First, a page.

Okay. Peloton sells a very famous stationary bicycle with streaming workouts, an app, and a whole fitness lifestyle situation.
Apple sells a very famous smartwatch with heart rate tracking, apps, and the ability to sync with fitness equipment over a proprietary Apple system called GymKit.
The basic Peloton bike costs $1,895 and does not work with GymKit; the fancier Bike Plus, which works with GymKit, costs $2,495.
A lot of people bought the more expensive bike to use it with their Apple Watches over GymKit! And yesterday all those people were dismayed to learn that Peloton had disabled Apple Watch integration for “bike bootcamp” classes, which combine cycling with strength training. (The integration still works just fine with regular old cycling, but you understand, again, that Peloton is an entire fitness lifestyle situation.)
Peloton’s statement yesterday firmly pinned the blame for this on Apple, with a spokesperson telling The Verge that “Peloton is committed to bringing the GymKit integration to all workouts and disciplines within Apple’s terms of service.” (emphasis ours).
This predictably led to a lot of confusion. Since Apple’s terms of service for GymKit are not public, it was not clear what terms Peloton had violated, and, in general, “using your expensive smartwatch to sync your heart rate to your expensive stationary bike” is not the sort of thing that should require contract negotiations between huge companies. And obviously Apple runs Apple Fitness Plus, which is a direct competitor to Peloton, and does not suffer from any corporate politics-based heart rate tracking issues. (And, of course, Peloton just bought Atlas, which is… a smartwatch company.)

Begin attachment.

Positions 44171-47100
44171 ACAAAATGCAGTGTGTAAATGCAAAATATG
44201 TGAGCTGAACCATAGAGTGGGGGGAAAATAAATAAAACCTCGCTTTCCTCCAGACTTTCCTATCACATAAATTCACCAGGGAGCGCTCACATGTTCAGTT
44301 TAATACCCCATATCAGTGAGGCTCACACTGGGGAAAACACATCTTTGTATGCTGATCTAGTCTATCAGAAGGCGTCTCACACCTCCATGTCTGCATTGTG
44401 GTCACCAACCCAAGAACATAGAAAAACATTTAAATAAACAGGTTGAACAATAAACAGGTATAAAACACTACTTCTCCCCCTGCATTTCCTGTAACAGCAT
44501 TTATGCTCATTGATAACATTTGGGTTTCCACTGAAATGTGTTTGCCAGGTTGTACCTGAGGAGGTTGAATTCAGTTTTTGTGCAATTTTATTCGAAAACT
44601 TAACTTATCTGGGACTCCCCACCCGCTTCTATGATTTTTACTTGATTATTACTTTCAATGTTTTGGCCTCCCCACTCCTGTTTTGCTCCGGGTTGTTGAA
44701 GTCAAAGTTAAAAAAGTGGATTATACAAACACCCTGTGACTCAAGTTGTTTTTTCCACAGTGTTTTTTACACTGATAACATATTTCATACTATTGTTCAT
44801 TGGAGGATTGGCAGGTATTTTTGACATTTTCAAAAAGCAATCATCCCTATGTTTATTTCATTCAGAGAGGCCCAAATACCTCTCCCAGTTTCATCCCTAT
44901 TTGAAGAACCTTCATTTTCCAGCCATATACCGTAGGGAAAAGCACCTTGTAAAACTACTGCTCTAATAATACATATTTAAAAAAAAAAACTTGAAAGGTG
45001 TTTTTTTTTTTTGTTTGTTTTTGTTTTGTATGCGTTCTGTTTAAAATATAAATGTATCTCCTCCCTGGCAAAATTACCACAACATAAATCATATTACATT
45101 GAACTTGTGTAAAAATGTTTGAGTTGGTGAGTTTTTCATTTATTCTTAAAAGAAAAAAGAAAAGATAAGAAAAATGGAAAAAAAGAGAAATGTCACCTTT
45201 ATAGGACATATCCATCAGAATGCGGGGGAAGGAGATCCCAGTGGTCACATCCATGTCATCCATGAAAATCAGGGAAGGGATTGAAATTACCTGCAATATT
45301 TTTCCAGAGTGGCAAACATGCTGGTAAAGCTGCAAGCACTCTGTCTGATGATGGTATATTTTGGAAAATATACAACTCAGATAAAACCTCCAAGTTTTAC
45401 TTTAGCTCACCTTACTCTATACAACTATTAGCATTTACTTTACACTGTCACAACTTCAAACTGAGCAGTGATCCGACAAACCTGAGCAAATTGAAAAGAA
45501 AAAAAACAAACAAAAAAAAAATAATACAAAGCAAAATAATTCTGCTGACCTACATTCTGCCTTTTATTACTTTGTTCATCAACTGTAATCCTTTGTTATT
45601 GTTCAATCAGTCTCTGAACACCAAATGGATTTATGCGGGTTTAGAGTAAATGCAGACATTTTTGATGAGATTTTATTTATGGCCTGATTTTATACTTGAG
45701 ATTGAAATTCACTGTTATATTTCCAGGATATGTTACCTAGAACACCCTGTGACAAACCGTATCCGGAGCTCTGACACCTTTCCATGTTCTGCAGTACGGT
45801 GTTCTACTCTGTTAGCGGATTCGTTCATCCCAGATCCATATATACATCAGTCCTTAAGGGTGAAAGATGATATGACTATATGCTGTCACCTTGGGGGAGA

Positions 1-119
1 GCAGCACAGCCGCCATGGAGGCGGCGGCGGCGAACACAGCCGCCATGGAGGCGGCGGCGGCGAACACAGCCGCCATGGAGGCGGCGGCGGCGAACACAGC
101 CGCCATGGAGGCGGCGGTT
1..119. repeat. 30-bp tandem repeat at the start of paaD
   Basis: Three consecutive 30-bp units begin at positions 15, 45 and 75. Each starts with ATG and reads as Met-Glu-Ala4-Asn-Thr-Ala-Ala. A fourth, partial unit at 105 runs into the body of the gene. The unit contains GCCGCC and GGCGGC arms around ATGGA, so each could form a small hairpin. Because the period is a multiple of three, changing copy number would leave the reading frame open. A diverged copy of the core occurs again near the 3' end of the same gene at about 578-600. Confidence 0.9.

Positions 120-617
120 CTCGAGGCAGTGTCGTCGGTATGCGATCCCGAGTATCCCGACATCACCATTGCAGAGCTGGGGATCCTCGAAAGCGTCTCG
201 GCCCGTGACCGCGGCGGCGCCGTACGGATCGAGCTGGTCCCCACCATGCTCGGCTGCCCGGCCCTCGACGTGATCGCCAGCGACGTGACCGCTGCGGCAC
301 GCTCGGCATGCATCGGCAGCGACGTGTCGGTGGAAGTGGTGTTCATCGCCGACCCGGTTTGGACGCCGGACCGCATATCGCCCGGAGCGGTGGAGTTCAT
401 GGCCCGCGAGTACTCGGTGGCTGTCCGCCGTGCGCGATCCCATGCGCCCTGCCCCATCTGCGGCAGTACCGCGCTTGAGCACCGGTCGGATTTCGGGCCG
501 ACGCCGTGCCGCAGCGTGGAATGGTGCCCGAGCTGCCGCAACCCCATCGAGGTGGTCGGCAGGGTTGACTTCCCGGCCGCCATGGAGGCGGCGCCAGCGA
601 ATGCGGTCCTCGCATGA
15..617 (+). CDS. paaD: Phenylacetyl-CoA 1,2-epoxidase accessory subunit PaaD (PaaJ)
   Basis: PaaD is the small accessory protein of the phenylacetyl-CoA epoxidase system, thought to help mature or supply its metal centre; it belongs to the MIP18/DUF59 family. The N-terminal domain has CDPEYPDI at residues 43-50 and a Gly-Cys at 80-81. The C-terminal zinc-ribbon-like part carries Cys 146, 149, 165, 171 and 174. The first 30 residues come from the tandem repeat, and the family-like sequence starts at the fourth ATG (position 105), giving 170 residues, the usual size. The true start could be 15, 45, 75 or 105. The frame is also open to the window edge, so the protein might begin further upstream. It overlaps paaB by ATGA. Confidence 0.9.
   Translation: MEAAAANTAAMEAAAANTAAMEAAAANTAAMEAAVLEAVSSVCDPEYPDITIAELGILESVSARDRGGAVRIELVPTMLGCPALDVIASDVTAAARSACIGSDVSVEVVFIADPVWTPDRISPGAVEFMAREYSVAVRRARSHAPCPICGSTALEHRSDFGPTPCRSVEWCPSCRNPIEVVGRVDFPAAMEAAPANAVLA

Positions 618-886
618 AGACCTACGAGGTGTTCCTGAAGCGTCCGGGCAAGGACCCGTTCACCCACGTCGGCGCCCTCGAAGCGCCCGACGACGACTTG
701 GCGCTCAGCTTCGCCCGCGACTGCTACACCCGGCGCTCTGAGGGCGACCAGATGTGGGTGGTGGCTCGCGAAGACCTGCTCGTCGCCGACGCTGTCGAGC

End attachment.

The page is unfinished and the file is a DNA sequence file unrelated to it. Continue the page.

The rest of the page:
Anyhow, irritating the huge group of wealthy people who own both an Apple Watch and a Peloton Bike Plus is a bad idea, so Peloton has a new statement today clarifying what’s going on. Here it is:
Apple GymKit is designed to work with equipment-based cardio workouts. However, Peloton recently implemented GymKit with Bike Bootcamp, a multi-disciplinary class type that combines strength and cardio, which the feature does not support. Members can still use GymKit to sync their cycling-only workouts to their Apple Watch from the Bike+.
So basically, the Apple Watch does not support switching from biking to lifting weights all in one workout. Fair enough. That said, if people want to use their Apple Watch in goofy off-label ways, it’s weird that Apple is stopping them in this way, no? And certainly adding a “bike bootcamp” workout mode to the Apple Watch fitness app would be relatively easy for Apple, the company that makes the Apple Watch.
In conclusion, Apple retains iron-fisted control over its devices and the things that connect to them through its secret accessory contracts, and if anyone would like to send me those contracts, our Securedrop is working again.